Masters Swimming Myth #2, featuring Triathletes

Masters Swimming Myth #2, featuring Triathletes

Myth – Kicking generates next to no propulsion, serves only to fatigue the athlete, so kick sets and training to develop the kick stroke is pointless, with the time spent better off invested into developing the pull.  To reinforce the myth, triathletes and triathlon coaches created the meme: “save the legs” for the swim believing it conserves energy and keeps the legs fresh for the bike and run portions.

Fact is…

After reviewing every Ironman World Championships [WC] available on Youtube, I cannot find a single instance of any of the pros, nor any of the amateurs “saving their legs” by not kicking in the swim, hoping that by avoiding any kicking, their legs will be fresh for the bike and run. The gifs below are from Ironman World Championships 2005.

Across all reviewed races, the pattern is identical: the kick is pronounced at the start, the shot from the cannon sends athletes into full race mode, who use the kick to accelerate to speed and to defend their space in the water from those who want to swim over top. Once at cruise speed, the kick is held, perhaps at a slower 2 beat for balance, or in the case of the pros in these gifs, Tayama and Lessing both sustain a 6 beat kick, while Faris Al Sultan holds a 4 beat kick.

2005-im-wc-swim1                   2005-im-wc-swim2

On the left is the lead pack in the swim portion of the race: 2x Olympic triathlete Hirokatsu Tayama leading Faris Al Sultan and 5x ITU World Champion Simon Lessing. That year in Hawaii, Tayama had the fastest swim split, Faris Al Sultan finished just behind in a time of 49:54 and then went on to win Ironman World Championships in a time of 8:14.17.

Well how do you like them apples… kicking in the swim didn’t hold Faris Al Sultan from winning and becoming Ironman World Champ.

Fact is, kicking doesn’t wear out the legs (at least, for those who have trained the kick). Kicking increases the efficiency of the stroke, maintains a balanced body posture, allowing the athlete to swim faster and with less overall effort, exiting the water ready to race the remaining two disciplines. Fact is, kicking makes the pull-thru of the stroke powerful, effective, and efficient.  Not kicking may “save the legs”, but it will decimate the athlete as they drag themselves, fighting the water throughout the swim using an exhausting technique which burns twice, three times, maybe even four times as much energy in comparison to a swimmer with a balanced stroke and balanced form.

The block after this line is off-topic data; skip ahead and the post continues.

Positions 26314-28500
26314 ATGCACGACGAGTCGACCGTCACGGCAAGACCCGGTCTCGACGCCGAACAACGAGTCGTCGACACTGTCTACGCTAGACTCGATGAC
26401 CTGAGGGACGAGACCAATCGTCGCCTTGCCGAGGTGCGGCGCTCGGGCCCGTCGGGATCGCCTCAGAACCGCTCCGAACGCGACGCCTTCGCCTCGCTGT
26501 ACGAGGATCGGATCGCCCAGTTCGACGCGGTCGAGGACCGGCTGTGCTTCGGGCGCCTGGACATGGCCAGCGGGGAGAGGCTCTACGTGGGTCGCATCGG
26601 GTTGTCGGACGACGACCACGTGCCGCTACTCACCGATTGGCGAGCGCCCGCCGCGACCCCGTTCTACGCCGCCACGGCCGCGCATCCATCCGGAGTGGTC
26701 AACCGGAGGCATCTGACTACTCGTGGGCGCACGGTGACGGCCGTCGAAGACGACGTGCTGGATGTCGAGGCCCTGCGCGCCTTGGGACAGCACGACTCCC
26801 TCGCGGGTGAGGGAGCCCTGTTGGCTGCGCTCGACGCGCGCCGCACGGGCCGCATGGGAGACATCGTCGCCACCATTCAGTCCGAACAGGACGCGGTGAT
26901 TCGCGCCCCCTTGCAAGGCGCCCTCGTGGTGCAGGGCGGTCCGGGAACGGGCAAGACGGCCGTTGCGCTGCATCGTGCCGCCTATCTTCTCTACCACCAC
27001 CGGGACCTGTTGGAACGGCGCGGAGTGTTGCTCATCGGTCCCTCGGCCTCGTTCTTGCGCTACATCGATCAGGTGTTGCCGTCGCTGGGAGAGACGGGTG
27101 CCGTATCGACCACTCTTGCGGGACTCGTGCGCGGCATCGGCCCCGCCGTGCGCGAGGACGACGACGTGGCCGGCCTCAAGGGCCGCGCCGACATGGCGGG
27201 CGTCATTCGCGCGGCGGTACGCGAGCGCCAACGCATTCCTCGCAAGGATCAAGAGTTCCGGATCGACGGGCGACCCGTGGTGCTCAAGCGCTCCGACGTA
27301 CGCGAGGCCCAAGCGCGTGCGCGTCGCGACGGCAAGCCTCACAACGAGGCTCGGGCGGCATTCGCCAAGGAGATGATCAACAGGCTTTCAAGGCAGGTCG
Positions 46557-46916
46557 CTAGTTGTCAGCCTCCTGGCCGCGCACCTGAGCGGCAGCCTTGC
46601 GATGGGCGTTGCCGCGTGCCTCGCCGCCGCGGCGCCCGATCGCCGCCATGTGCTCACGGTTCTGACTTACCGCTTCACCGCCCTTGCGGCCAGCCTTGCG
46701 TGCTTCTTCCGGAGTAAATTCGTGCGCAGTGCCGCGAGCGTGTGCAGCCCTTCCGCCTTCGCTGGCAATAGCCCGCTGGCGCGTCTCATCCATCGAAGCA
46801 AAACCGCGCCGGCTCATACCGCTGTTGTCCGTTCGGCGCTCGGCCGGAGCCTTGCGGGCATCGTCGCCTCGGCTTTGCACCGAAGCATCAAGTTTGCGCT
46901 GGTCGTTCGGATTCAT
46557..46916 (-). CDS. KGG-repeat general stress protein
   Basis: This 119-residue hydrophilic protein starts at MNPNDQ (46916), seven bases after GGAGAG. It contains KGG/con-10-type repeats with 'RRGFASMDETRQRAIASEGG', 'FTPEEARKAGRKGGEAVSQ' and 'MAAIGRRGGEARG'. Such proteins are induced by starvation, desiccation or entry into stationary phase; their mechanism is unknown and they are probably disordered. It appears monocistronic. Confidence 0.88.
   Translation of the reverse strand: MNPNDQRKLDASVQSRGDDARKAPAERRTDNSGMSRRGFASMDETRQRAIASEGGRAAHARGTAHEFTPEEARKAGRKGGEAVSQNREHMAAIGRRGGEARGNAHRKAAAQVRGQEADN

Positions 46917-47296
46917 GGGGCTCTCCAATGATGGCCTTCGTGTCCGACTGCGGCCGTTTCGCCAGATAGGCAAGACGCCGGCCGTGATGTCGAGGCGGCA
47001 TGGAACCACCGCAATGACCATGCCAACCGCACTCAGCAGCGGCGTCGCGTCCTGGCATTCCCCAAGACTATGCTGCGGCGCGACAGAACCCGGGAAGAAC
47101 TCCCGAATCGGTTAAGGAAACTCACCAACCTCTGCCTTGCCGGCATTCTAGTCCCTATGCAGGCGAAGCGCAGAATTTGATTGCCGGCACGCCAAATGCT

And that’s in iron distance triathlons…  in a sprint or Olympic distance triathlon, if you aren’t kicking, if your swim isn’t competitive at the highest level then you aren’t even in the race as the lead pack will drop you. If you are not training your kick, then the only thing you are getting away from is ever experiencing your potential as a swimmer, and as a triathlete.

“Saving the legs” is a myth. Its source? Swim and triathlon coaches who lack a basic understanding of physics, hydrodynamics, biomechanics, and sport specific technique. The result is that these coaches have no option but to dumb-down the sport of swimming teaching “save the legs”, and then dumb-down the training their athletes perform to pull sets and little else.

Those who seek their potential who seek the ability of delivering peak after peak performance, don’t run and hide from training which is challenging, which challenges them. Athletes who chase after their weaknesses are the mentally tough ones, everyone else can only hope that the training they performed will allow them to survive the swim, and hopefully the remainder of the race too.

Had enough of dumbed-down training, of struggling just to survive the swim portion of a triathlon? Then join a [our] program which emphasizes technique training. You will be challenged, and as a result of being challenged you will improve, in your technique, in your capacity to truly race, in the confidence you feel prior to and during races.

By performing training that truly challenges your skill level, you will begin to train in the ways of the consistent peak performer, of the year over year champion, exploring your potential as an athlete.


Follow up to blog:

Lava Magazine posted an article titled “The Cost of the Kona Swim” which offered a few key points:

  1. The trend is that the overall winner [in Kona] has been within 2 minutes of the average top 10 best swim times. Point is… if you want top 10 at IM Worlds in Hawaii, you need to be able to swim with the best.
  2. The exception in the past decade of Ironman Worlds was Sebastian Kienle in 2014 who won despite a swim 4mins slower than the top average. It is important to note, that Kienle has not been able to repeat at Kona as this strategy is dependent on the athlete turning in either the fastest [and substantially so] bike or run, or both land times in the race. Jan Frodeno has not posted fastest splits in either of his wins, but he was top 4 in all disciplines both times.

The depth of competition is not going to ease up, therefore any age grouper seeking to qualify for Ironman Worlds in Hawaii needs to be able to swim with the top 10 of their age group (at a qualifying race) in order to be competitive, providing that their bike and run are equally up to par.

Brilliant ending quote by the writer, Tim Floyd, swim coach of Magnolia Masters: “for the strong cyclist/runner with a weaker swim, the questions is no longer if the investment in the swim is worth it, but can you afford not to make it.”

It’s time to get into the pool. It’s time to get to training.

By |2016-12-10T17:07:21+00:00December 5th, 2016|Uncategorized|0 Comments

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